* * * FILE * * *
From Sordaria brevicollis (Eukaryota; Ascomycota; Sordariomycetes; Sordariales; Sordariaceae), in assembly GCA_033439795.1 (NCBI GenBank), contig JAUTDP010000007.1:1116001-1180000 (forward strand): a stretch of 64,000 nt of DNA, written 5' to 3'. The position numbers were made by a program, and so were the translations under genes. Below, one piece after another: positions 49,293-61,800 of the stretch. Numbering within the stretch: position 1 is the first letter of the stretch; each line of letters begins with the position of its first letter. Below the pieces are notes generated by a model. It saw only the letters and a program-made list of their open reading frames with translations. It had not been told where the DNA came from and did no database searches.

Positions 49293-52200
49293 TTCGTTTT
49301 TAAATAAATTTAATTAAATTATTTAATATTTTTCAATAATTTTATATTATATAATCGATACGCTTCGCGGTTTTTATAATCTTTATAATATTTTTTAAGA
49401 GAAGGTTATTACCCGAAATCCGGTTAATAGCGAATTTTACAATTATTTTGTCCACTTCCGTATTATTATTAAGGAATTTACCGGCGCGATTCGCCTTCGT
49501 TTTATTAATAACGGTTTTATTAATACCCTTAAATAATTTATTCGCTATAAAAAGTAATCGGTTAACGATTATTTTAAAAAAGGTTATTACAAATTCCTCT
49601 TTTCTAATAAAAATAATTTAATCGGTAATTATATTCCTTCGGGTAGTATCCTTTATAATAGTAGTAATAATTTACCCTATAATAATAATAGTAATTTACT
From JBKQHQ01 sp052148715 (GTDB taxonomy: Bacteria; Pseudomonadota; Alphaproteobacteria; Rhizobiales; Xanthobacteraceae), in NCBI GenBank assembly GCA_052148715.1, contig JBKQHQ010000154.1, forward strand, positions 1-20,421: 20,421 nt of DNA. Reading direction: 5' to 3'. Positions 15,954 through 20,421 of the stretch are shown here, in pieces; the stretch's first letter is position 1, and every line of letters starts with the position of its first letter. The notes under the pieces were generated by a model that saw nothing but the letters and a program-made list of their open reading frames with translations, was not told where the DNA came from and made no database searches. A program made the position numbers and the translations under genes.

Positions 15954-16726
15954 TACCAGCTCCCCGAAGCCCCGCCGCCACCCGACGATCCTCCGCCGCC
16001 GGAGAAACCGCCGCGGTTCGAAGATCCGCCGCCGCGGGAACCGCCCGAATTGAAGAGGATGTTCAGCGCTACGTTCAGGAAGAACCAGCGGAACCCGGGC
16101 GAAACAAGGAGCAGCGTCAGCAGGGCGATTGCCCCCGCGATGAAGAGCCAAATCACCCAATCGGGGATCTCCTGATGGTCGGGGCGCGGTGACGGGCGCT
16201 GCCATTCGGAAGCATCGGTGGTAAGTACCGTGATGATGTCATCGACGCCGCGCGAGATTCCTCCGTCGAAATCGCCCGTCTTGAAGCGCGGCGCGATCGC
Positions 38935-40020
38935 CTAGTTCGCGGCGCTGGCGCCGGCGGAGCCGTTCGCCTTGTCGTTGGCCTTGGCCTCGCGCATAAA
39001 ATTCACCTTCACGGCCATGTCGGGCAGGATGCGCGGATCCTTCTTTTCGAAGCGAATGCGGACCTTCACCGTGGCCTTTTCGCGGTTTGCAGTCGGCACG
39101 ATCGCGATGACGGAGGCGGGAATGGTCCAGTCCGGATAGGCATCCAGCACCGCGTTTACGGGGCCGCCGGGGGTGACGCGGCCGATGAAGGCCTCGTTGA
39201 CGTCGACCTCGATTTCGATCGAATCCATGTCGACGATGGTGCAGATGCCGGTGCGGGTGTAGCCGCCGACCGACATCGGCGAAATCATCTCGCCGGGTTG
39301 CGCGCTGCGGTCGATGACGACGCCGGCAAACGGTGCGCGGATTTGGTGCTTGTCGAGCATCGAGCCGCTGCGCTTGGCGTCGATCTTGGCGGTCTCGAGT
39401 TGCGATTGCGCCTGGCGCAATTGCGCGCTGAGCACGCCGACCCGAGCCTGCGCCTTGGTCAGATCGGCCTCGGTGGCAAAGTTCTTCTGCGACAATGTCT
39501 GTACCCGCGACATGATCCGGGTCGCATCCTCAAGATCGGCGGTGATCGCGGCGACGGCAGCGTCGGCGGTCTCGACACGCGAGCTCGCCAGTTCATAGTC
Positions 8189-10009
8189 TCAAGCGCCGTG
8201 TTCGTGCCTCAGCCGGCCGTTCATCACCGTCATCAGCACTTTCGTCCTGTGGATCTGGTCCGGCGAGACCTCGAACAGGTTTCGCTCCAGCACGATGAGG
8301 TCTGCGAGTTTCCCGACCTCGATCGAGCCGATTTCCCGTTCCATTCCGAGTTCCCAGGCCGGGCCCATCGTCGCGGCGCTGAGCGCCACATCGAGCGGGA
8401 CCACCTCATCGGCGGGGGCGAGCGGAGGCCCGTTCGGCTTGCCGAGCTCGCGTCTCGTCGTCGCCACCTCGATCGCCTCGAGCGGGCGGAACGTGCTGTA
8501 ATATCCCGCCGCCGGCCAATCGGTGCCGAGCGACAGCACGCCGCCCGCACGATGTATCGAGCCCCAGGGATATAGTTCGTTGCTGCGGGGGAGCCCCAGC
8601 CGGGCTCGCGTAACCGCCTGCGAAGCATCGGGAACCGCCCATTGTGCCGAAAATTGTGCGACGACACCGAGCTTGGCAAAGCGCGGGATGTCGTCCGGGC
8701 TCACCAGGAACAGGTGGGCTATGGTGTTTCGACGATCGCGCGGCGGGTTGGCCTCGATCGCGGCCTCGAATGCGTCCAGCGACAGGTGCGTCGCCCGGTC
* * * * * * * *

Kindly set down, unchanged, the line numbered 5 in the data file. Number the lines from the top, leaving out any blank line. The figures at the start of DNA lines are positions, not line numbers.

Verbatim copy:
49401 GAAGGTTATTACCCGAAATCCGGTTAATAGCGAATTTTACAATTATTTTGTCCACTTCCGTATTATTATTAAGGAATTTACCGGCGCGATTCGCCTTCGT